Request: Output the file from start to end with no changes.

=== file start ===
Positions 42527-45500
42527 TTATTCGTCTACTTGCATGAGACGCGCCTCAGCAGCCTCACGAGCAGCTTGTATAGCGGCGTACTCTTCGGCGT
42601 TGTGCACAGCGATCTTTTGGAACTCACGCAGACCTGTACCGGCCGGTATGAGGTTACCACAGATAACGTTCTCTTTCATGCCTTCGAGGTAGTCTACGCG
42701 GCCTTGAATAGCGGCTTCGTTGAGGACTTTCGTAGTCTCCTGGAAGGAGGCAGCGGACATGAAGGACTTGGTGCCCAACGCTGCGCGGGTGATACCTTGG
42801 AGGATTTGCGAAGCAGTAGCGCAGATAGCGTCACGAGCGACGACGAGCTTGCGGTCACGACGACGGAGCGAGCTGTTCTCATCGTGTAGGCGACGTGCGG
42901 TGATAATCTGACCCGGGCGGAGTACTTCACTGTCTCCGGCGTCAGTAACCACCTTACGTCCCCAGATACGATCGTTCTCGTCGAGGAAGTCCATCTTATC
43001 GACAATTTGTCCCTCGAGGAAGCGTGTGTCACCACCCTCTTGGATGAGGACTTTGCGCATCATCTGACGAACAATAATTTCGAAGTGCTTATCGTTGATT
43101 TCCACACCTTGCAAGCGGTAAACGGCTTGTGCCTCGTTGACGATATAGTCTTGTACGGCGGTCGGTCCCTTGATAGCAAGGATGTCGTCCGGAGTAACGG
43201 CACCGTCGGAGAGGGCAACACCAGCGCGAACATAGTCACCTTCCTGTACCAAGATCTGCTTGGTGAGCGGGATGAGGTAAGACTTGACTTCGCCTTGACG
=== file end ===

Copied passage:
Positions 42527-45500
42527 TTATTCGTCTACTTGCATGAGACGCGCCTCAGCAGCCTCACGAGCAGCTTGTATAGCGGCGTACTCTTCGGCGT
42601 TGTGCACAGCGATCTTTTGGAACTCACGCAGACCTGTACCGGCCGGTATGAGGTTACCACAGATAACGTTCTCTTTCATGCCTTCGAGGTAGTCTACGCG
42701 GCCTTGAATAGCGGCTTCGTTGAGGACTTTCGTAGTCTCCTGGAAGGAGGCAGCGGACATGAAGGACTTGGTGCCCAACGCTGCGCGGGTGATACCTTGG
42801 AGGATTTGCGAAGCAGTAGCGCAGATAGCGTCACGAGCGACGACGAGCTTGCGGTCACGACGACGGAGCGAGCTGTTCTCATCGTGTAGGCGACGTGCGG
42901 TGATAATCTGACCCGGGCGGAGTACTTCACTGTCTCCGGCGTCAGTAACCACCTTACGTCCCCAGATACGATCGTTCTCGTCGAGGAAGTCCATCTTATC
43001 GACAATTTGTCCCTCGAGGAAGCGTGTGTCACCACCCTCTTGGATGAGGACTTTGCGCATCATCTGACGAACAATAATTTCGAAGTGCTTATCGTTGATT
43101 TCCACACCTTGCAAGCGGTAAACGGCTTGTGCCTCGTTGACGATATAGTCTTGTACGGCGGTCGGTCCCTTGATAGCAAGGATGTCGTCCGGAGTAACGG
43201 CACCGTCGGAGAGGGCAACACCAGCGCGAACATAGTCACCTTCCTGTACCAAGATCTGCTTGGTGAGCGGGATGAGGTAAGACTTGACTTCGCCTTGACG